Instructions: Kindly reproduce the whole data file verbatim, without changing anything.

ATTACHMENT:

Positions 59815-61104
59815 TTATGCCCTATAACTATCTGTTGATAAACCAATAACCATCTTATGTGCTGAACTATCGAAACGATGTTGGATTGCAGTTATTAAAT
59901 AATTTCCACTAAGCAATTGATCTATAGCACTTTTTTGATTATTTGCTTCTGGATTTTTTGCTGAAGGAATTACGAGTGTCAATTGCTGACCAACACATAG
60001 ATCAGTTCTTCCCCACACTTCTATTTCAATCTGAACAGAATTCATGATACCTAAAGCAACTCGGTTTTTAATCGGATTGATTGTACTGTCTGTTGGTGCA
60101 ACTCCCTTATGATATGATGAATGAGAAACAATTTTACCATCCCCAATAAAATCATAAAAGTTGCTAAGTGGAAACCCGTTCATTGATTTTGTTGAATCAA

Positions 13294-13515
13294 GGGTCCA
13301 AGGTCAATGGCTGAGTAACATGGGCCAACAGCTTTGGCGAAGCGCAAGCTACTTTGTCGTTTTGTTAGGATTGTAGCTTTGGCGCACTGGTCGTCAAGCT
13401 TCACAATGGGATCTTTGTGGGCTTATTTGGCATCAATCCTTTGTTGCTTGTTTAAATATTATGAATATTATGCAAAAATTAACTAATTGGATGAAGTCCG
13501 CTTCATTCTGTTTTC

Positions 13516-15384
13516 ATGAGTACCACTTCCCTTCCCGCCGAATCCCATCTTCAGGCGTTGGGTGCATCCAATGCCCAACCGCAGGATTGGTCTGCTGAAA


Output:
Positions 59815-61104
59815 TTATGCCCTATAACTATCTGTTGATAAACCAATAACCATCTTATGTGCTGAACTATCGAAACGATGTTGGATTGCAGTTATTAAAT
59901 AATTTCCACTAAGCAATTGATCTATAGCACTTTTTTGATTATTTGCTTCTGGATTTTTTGCTGAAGGAATTACGAGTGTCAATTGCTGACCAACACATAG
60001 ATCAGTTCTTCCCCACACTTCTATTTCAATCTGAACAGAATTCATGATACCTAAAGCAACTCGGTTTTTAATCGGATTGATTGTACTGTCTGTTGGTGCA
60101 ACTCCCTTATGATATGATGAATGAGAAACAATTTTACCATCCCCAATAAAATCATAAAAGTTGCTAAGTGGAAACCCGTTCATTGATTTTGTTGAATCAA

Positions 13294-13515
13294 GGGTCCA
13301 AGGTCAATGGCTGAGTAACATGGGCCAACAGCTTTGGCGAAGCGCAAGCTACTTTGTCGTTTTGTTAGGATTGTAGCTTTGGCGCACTGGTCGTCAAGCT
13401 TCACAATGGGATCTTTGTGGGCTTATTTGGCATCAATCCTTTGTTGCTTGTTTAAATATTATGAATATTATGCAAAAATTAACTAATTGGATGAAGTCCG
13501 CTTCATTCTGTTTTC

Positions 13516-15384
13516 ATGAGTACCACTTCCCTTCCCGCCGAATCCCATCTTCAGGCGTTGGGTGCATCCAATGCCCAACCGCAGGATTGGTCTGCTGAAA